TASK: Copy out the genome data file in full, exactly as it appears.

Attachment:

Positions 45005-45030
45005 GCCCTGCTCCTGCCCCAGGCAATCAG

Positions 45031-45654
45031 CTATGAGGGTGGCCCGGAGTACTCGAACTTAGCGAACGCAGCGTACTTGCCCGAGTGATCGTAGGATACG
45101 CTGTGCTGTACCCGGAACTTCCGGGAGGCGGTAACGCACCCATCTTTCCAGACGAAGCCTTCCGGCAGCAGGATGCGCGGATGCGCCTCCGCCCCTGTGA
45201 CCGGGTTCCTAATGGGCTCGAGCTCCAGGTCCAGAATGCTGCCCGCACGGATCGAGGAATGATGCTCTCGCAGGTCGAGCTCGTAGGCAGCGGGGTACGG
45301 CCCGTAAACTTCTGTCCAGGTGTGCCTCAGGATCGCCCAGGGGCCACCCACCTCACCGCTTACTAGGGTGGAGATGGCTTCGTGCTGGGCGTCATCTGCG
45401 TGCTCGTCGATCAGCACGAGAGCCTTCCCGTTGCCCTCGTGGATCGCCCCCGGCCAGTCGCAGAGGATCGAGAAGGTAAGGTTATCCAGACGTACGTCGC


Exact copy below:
Positions 45005-45030
45005 GCCCTGCTCCTGCCCCAGGCAATCAG

Positions 45031-45654
45031 CTATGAGGGTGGCCCGGAGTACTCGAACTTAGCGAACGCAGCGTACTTGCCCGAGTGATCGTAGGATACG
45101 CTGTGCTGTACCCGGAACTTCCGGGAGGCGGTAACGCACCCATCTTTCCAGACGAAGCCTTCCGGCAGCAGGATGCGCGGATGCGCCTCCGCCCCTGTGA
45201 CCGGGTTCCTAATGGGCTCGAGCTCCAGGTCCAGAATGCTGCCCGCACGGATCGAGGAATGATGCTCTCGCAGGTCGAGCTCGTAGGCAGCGGGGTACGG
45301 CCCGTAAACTTCTGTCCAGGTGTGCCTCAGGATCGCCCAGGGGCCACCCACCTCACCGCTTACTAGGGTGGAGATGGCTTCGTGCTGGGCGTCATCTGCG
45401 TGCTCGTCGATCAGCACGAGAGCCTTCCCGTTGCCCTCGTGGATCGCCCCCGGCCAGTCGCAGAGGATCGAGAAGGTAAGGTTATCCAGACGTACGTCGC